By: Jerry Goodspeed, Utah State University Extension horticulturist, 435-919-1276, firstname.lastname@example.org
Container gardening has become popular as planting areas in the landscape have become smaller. Some containers are used to grow vegetables or specimen shrubs, while others display a beautiful splash of color. For thrilling container gardens, consider these tips.
• Containers need large enough drainage holes in the bottom to prevent soil from clogging the hole while still promoting proper drainage. If the drainage hole is too large, soil will leak through the bottom each time the container is watered. Prevent this problem by placing a large rock or solid object over the hole. This allows water to drain around it and keeps the soil in place.
• Planters must be large enough to accommodate the root system of the plants. Often, annuals or vegetable plants are crammed into a small planter, and then gardeners wonder why the plants stay small or need excessive amounts of water. As a general rule, any pot 8 inches or smaller in diameter will only hold small plants. Most annual or perennial containers should be a minimum of 8 to 10 inches in diameter, and larger pots are more desirable. After all, the goal of having annuals is to make a large splash of color in the landscape, not a dribble.
• There is an art to designing annual containers, often referred to as thrill, fill and spill. This refers to the principle of placing an upright plant in the center of the container that “thrills” the eye and draws attention. Next, the planter is “filled” with an accenting color and finally one or two plants are placed to “spill” over the sides to soften the appearance and extend the color.
• The spike dracaena is commonly used as a center “thrill” for planters; however, many other plants work equally well to catch the eye. Some include red fountain grass, snapdragons, geraniums, salvia, coleus and dahlias. These plants reach a height of 8 inches or more and stand out in a crowd of annuals.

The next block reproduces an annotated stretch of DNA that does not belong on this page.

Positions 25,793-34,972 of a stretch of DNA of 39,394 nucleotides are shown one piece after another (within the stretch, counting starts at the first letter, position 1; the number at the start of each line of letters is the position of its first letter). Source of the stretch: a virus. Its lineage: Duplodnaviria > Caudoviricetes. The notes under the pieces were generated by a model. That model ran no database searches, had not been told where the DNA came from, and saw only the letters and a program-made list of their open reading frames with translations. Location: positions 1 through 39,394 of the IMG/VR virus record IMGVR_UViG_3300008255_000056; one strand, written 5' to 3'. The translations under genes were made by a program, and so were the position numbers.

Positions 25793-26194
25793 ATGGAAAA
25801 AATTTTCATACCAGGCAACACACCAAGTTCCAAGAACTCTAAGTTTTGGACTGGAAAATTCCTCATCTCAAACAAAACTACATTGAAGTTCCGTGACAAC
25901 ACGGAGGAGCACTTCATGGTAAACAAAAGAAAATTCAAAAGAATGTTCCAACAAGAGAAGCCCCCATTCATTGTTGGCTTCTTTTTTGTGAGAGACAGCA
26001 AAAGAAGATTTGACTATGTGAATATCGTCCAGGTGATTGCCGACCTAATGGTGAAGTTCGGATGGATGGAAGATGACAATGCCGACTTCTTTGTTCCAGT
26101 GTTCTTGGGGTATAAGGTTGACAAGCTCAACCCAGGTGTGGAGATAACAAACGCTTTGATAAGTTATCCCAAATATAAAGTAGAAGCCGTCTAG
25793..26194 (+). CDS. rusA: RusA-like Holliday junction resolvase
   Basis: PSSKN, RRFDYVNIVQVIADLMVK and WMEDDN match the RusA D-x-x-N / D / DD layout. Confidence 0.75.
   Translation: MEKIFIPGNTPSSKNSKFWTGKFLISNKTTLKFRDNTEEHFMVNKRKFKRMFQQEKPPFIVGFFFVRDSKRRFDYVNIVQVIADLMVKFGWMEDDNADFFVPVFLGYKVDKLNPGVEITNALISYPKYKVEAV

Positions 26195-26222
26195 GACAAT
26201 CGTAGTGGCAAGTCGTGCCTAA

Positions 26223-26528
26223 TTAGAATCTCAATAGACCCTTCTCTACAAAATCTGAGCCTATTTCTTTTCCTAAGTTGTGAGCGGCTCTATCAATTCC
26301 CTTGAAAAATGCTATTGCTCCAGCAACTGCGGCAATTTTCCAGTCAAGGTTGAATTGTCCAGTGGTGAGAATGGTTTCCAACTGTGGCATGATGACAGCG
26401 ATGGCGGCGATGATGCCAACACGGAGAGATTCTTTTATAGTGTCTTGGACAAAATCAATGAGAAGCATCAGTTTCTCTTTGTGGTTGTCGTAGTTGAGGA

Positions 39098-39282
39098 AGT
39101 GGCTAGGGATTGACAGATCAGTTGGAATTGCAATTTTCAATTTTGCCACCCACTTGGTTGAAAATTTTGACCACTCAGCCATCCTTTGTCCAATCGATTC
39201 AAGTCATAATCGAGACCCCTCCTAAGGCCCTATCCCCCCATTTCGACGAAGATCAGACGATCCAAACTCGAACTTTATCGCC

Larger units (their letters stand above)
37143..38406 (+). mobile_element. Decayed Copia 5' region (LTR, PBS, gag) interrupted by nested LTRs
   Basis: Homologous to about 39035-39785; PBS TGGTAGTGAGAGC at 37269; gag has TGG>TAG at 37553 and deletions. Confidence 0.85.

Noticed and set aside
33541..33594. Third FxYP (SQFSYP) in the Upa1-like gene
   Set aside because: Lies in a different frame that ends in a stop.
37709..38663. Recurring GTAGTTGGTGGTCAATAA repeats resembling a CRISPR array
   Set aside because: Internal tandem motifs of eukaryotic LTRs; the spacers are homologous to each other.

• There are a number of good choices for “filling” a container with annuals. The most important consideration is to select colors and flowers you like. Next, keep in mind that they should not overpower the plant used to “thrill” nor hide the plants that “spill.” Osteospermum, million bells, bidden, some zinnias and impatiens work well.
• For plants that “spill,” there is the black-eyed Susan vine, wave petunias, sweet potato vine, licorice plant, alyssum and lobelia. Some of these plants also climb, which can be both a plus and a problem when they attempt to take over the basket or move up a post. For this reason, flower baskets should be pruned as needed.
• A critical component in the container is the soil. It should hold water, but also drain. A number of good potting soils are available at local nurseries and garden centers. Keep in mind that you get what you pay for when purchasing potting soil. Along with the proper soil, it is important to provide the plants with sufficient fertilizer. Normally this means either applying a slow-release fertilizer at planting time or using a water-soluble fertilizer every couple of weeks.
Stay tuned for Extension’s live online container gardening course to be held in August. For additional gardening information, visit Garden.usu.edu.